Water, water (testing) everywhere

It was heartening to see the support last month among county officials for a proposal to monitor water quality at select locations at Blue Ridge Mountain streams and on the Shenandoah River.

The testing project, which has secured a $10,000 Community Participation Grant from Sen. John Unger, is still in need of $15,000 from the County Commission — to fully fund both the monitoring effort as well sediment monitoring equipment and volunteer training.

County commissioners signaled their support for the work of the Blue Ridge Watershed Coalition during a recent commission meeting and are expected to budget the necessary funding for the next fiscal year.

The importance of the testing can hardly be understated.

Armed with data from the monitors, West Virginia can show the Environmental Protection Agency the real contribution from pollution and runoff in Jefferson County, which would be helpful in the state’s developing and getting approval for its watershed plan. That plan has been provisionally accepted after four earlier submissions were turned down by the Chesapeake Bay Initiative’s Federal Leadership Committee.

The plan’s approval would allow the state to qualify for Clean Water Act grants, which would offset some of the costs — in the form of higher water and sewer bills — anticipated as part of efforts to comply with more stringent Initiative regulations brought into being in 2009 by an executive order by President Obama. The order affects storm water systems to sewage treatment plants and impacts both farmers and homeowners.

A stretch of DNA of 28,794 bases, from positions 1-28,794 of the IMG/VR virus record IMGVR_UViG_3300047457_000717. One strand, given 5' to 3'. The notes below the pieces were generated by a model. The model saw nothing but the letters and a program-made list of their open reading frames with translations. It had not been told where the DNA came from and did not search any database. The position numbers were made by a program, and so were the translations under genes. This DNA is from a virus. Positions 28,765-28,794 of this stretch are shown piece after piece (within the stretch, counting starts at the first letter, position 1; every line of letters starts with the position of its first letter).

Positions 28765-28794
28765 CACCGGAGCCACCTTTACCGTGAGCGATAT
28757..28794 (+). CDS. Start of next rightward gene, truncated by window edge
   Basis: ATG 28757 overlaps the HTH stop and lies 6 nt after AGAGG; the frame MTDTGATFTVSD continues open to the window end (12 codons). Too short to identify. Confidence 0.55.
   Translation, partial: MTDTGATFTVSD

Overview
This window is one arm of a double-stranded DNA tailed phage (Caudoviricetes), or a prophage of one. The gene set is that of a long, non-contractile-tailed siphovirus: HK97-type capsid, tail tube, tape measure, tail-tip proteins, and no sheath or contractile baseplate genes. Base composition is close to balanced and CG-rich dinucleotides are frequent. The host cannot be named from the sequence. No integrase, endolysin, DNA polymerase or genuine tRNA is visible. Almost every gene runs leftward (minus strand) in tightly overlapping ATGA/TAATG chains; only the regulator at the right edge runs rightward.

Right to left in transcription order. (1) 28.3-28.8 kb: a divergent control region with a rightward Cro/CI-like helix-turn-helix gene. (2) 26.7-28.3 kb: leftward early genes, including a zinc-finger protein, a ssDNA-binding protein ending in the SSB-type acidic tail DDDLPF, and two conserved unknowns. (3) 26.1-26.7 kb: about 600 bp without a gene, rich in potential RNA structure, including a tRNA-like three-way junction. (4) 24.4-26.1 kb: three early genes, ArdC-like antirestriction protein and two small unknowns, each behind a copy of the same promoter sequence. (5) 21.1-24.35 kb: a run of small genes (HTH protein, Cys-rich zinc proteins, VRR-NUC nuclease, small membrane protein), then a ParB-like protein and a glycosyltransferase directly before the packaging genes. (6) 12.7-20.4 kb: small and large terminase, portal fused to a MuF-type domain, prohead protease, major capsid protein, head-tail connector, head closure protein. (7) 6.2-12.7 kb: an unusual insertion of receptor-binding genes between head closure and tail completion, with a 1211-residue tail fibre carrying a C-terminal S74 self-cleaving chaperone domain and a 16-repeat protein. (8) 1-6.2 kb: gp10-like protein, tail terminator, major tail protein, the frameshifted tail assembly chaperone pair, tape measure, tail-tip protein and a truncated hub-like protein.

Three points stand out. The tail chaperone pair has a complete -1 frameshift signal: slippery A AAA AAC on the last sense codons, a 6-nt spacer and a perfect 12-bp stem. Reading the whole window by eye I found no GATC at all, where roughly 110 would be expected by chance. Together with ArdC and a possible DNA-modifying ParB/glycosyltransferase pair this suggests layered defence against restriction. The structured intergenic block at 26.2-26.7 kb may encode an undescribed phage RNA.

Without the monitors, the state has had to rely on mathematical models developed by the EPA, that substitute actual measurements with the leveling of responsibility to certain sectors with management of different pollutants, to the consternation of many area officials who have complained the result is an unfair emphasis on farming practices. Indeed, says Conservation District Supervisor Warren Mickey, some area farmers have done much to improve environmental impacts, from adopting nutrient management plans to reduce over-fertilization to installing riparian buffers and stream fencing, and Mickey has noted that water quality testing done of the Opequon Creek by the state Department of Agriculture shows the water going into the Potomac River is cleaner than it is at the Virginia line.

Of particular interest to the Blue Ridge Watershed Coalition is sediment that washes down from the Mountain after it rains.

Conducting regular runoff monitoring will aid in efforts at targeting project funds where the real problems lie, rather than resorting to imposing onerous mandates that don’t fully address the problem areas.

Like Coalition member John Maxey says, “We’ve got to have the data.”

But, before that, we’ve got to have the money. Here’s hoping the commission is able to make it part of its budget.

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